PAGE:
Sen. Susan Collins, R-Maine, "likely" would support calling additional witnesses in the impeachment trial of President Donald Trump, the senator said in a statement Thursday evening.
“From the outset, I have said that we should follow the model that we used with [former President Bill Clinton’s] impeachment trial,” Collins wrote in a press release.
“At the conclusion of that phase of the 1999 trial, the Senate voted on a motion to subpoena witnesses and admit additional materials after the case had been heard and the questions had been posed. I voted in favor of that motion subpoenaing witnesses,” she continued.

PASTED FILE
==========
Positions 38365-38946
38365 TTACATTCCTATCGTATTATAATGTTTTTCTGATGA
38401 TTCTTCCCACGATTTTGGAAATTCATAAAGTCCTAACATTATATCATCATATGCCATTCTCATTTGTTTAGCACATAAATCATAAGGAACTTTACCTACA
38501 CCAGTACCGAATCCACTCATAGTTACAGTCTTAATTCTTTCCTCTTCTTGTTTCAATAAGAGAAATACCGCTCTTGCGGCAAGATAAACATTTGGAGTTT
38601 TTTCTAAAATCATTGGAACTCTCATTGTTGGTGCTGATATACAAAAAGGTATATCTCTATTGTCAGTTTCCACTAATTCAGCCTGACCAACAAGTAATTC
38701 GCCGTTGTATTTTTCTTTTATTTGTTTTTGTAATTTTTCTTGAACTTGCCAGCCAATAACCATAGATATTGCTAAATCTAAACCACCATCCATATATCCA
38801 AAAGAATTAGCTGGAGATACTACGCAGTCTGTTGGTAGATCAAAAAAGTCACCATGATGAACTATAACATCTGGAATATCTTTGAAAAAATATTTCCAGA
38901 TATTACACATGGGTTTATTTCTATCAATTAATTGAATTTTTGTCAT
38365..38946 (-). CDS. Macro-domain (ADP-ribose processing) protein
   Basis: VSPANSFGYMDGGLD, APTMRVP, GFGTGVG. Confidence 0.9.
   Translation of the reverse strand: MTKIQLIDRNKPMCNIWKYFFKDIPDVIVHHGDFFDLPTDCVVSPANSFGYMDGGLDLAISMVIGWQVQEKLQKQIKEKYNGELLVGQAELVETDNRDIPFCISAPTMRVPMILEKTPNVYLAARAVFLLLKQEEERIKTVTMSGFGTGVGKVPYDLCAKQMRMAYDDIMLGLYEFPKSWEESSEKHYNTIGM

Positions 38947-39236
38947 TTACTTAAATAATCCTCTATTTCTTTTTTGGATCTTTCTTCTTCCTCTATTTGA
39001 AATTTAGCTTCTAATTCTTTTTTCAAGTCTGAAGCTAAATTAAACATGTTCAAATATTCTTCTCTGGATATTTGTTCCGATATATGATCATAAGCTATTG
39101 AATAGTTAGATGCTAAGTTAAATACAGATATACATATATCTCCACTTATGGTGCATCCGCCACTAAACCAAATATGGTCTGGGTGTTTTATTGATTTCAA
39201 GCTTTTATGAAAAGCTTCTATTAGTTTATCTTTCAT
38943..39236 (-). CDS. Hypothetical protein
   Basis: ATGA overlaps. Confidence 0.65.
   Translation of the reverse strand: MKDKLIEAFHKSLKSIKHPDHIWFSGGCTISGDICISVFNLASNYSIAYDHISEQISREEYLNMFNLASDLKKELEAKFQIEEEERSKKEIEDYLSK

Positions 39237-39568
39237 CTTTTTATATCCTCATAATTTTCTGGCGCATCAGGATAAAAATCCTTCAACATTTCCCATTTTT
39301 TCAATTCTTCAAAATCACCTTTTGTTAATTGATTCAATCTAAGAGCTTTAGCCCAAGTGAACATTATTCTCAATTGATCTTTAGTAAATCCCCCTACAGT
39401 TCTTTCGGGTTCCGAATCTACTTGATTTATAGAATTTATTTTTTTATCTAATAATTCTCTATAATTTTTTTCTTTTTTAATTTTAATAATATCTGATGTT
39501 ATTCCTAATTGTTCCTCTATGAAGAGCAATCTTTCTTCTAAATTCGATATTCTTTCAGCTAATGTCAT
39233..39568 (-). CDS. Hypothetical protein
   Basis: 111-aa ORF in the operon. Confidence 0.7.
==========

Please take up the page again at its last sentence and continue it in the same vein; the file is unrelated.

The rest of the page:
“For this trial, as was done in 1999, both sides should have the opportunity to state their case and the Senators should have the opportunity to pose questions. Then, the Senate should have an up-or-down-vote on whether to subpoena witnesses and documents.”
Three witnesses testified in the Clinton impeachment trial, sitting down for taped depositions that were conducted by the House managers, after Democrats and Republicans reached a compromise.
"While I need to hear the case argued and the questions answered, I tend to believe having additional information would be helpful. It is likely that I would support a motion to call witnesses at that point in the trial just as I did in 1999," Collins wrote on Thursday.
"Prior to hearing the statement of the case and the Senators asking questions, I will not support any attempts by either side to subpoena documents or witnesses. Instead, that issue should be addressed at the same point that it was in the 1999 trial."
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